You may recall in a previous post I discussed securing your xampp test server so that xampp could be run as a windows service, and not be accessible to the outside world. When you’re running a test server this is a significant security breach, and would also allow others to see your test sites before they are complete.
I was satisfied that my webserver was now secure but I didn’t reckon on SSL. Thankfully I received a private message from another xampp user who told me I need to also ensure that port 443 is closed to outside traffic. SSL means ‘secure sockets layer’ and is the extra security applied by your browser to a webpage. You know your browser is using SSL when the address bar says https://some.secure.website, as compared to the more usual http://an.ordinary.website
Xampp ships with SSL because it can actually be used as a production webserver if needed, but to peple like me who only want to test my themes on serendipity blog I don’t need these extra facilities. Sometimes I wish a dedicated plain old test server could be packaged up by someone, but until then Xampp is the best.
Now, to secure our test server from outside interference on port 443 we need to bind apache to our local IP (127.0.0.1) on port 443. This time we’re going to open ‘c:\program files\xampp\apache\conf\extra\httpd-ssl.conf’ in wordpad, and once again you will find the listen directive close to the top of the page. Insert this line,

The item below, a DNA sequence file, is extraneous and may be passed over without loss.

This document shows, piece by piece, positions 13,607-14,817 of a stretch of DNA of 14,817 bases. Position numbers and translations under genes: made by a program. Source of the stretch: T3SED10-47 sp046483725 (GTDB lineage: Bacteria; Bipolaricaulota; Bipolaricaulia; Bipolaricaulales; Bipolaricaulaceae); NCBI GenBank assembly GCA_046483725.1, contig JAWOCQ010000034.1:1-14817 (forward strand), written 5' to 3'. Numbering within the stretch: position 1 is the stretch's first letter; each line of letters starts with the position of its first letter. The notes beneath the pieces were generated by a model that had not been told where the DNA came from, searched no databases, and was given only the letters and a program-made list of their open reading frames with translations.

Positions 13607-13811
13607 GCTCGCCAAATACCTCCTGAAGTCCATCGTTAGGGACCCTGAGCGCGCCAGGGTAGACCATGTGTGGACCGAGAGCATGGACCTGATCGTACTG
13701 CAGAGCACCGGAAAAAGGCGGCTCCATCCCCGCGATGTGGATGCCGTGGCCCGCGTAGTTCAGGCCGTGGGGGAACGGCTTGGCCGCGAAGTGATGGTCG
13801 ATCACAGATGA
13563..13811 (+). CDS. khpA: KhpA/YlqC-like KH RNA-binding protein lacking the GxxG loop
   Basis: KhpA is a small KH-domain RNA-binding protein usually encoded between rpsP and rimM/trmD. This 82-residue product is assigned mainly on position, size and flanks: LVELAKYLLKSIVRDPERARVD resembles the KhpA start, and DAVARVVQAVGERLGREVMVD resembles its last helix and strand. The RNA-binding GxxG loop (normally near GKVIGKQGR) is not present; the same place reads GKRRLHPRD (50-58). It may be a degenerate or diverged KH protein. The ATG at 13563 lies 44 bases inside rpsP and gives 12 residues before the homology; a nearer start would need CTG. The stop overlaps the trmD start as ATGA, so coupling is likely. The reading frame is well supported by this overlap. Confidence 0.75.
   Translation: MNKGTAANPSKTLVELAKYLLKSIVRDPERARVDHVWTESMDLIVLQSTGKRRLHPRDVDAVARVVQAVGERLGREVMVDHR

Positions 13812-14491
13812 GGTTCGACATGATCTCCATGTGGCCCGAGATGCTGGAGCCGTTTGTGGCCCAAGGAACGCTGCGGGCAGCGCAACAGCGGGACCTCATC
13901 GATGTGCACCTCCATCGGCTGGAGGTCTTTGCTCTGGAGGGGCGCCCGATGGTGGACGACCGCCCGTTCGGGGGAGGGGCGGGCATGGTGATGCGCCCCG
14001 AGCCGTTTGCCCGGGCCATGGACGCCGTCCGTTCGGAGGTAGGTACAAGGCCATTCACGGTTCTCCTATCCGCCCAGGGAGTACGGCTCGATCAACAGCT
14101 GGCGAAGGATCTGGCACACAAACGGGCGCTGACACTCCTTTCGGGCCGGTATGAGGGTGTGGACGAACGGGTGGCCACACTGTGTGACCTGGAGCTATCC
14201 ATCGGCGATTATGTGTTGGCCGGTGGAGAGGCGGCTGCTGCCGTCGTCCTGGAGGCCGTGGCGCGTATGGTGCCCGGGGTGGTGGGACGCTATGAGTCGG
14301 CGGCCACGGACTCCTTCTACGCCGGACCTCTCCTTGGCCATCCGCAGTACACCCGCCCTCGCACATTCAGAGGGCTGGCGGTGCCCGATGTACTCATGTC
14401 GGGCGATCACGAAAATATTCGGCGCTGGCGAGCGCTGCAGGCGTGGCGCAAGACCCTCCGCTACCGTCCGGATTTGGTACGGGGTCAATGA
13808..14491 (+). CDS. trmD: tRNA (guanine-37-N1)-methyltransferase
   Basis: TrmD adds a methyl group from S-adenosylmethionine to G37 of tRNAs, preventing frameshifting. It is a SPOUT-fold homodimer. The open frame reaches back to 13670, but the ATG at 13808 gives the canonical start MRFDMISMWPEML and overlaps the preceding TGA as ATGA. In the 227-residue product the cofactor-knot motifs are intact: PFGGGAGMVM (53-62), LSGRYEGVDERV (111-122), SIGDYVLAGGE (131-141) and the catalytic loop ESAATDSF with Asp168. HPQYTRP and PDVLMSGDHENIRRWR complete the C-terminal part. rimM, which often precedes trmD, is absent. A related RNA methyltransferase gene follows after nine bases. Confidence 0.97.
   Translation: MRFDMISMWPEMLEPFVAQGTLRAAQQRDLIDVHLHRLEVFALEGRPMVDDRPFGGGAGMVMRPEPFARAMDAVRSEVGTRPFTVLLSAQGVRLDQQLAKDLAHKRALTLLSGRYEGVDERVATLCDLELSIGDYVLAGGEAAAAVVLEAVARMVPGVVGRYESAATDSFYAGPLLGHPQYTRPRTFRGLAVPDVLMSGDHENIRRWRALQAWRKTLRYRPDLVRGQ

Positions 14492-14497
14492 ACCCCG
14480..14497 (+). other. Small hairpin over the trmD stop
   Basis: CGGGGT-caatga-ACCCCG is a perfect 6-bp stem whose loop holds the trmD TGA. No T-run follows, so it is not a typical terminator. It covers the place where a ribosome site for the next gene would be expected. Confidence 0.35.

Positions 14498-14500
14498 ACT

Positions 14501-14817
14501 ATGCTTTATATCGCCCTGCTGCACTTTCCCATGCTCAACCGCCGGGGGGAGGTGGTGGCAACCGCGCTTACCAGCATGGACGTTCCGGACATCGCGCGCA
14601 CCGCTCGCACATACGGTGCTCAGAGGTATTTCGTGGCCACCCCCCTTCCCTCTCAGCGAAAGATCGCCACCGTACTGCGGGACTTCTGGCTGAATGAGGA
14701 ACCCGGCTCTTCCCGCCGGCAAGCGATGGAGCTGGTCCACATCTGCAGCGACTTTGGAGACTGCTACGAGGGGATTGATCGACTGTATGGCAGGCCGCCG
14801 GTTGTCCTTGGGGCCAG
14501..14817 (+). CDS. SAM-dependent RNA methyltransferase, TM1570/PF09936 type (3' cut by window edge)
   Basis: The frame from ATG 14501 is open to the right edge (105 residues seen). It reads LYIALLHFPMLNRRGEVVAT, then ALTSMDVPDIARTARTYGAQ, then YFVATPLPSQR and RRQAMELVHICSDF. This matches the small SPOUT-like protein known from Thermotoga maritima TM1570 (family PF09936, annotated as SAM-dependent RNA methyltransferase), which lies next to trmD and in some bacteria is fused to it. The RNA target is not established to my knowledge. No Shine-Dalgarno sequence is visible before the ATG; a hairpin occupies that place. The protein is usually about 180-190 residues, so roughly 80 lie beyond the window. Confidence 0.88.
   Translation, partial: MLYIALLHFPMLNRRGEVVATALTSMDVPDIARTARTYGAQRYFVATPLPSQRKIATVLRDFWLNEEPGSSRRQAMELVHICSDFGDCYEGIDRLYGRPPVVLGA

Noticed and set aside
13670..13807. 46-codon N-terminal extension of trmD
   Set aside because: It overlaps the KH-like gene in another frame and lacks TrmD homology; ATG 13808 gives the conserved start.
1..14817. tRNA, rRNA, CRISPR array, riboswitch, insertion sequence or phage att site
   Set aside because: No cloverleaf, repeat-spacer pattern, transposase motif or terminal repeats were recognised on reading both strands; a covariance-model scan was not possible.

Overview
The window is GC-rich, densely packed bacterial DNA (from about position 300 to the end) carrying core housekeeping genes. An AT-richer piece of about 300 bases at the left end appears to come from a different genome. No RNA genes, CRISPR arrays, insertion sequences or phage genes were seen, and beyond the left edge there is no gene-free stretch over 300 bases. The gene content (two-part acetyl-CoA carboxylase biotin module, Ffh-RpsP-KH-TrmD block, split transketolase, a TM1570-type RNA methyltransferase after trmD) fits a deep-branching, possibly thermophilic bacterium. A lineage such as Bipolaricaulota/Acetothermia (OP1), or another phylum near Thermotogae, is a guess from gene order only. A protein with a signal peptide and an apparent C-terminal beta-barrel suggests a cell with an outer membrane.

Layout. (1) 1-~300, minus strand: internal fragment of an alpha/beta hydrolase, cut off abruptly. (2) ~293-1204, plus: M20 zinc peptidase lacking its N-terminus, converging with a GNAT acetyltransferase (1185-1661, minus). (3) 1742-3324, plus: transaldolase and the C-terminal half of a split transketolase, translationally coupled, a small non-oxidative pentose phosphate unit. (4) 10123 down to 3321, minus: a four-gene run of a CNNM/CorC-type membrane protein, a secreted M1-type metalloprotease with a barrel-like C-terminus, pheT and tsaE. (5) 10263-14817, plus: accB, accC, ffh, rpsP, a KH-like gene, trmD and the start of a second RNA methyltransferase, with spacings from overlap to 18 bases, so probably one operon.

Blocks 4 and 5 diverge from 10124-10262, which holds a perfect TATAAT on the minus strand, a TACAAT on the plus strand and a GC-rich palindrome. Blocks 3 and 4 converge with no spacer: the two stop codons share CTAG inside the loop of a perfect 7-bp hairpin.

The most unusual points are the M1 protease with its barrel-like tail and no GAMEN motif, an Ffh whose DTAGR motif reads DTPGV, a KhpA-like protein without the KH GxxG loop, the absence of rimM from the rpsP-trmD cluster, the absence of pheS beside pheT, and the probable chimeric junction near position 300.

Your test server should now include the additional security needed, but you will need to restart xampp for the changes to be applied.
Xampp is the most useful piece of software I have on my computer, allowing me to test my websites and themes without having to be connected to the ‘net.
Once you start working with more than one website however, you have to create extra sub-folders, which is fine, but then accessing the folders from your browser either means bookmarking your sites or typing the sub-folder name into the browser address bar.
Call me lazy, but I don’t want to use bookmarks or type a folder name into my address bar. I decided I just wanted to have http://localhost configured as my browser homepage, and I wanted to simply replace the default xampp page with a new page that simply lists the important links like phpMyAdmin, and all my sub-folders. Worked lke a charm, except I still need to edit the links to add new sub-folders.
Now as fate would have it, I’m trying learn a little php so I can be more knowledgeable when talking to other s9y users in the forums. And to cut a long story short, my search for php tutorials led me to a short script that automatically searches my web folder for new sub-folders, then creates the links without any intervention from me. Read More »
One of the issues I grappled with was how to keep my test server running as a Windows service, yet also make sure that nobody else over the Net could access my test server. I figured this would be a security breach that might allow someone to hack into my computer.
For those of you who wonder whether this article applies to you, I am using Windows XP Home, and because this version of Windows doesn’t come with a webserver, I downloaded and installed the Windows version of Xampp. I am also using the standard firewall that comes with Windows. Read More »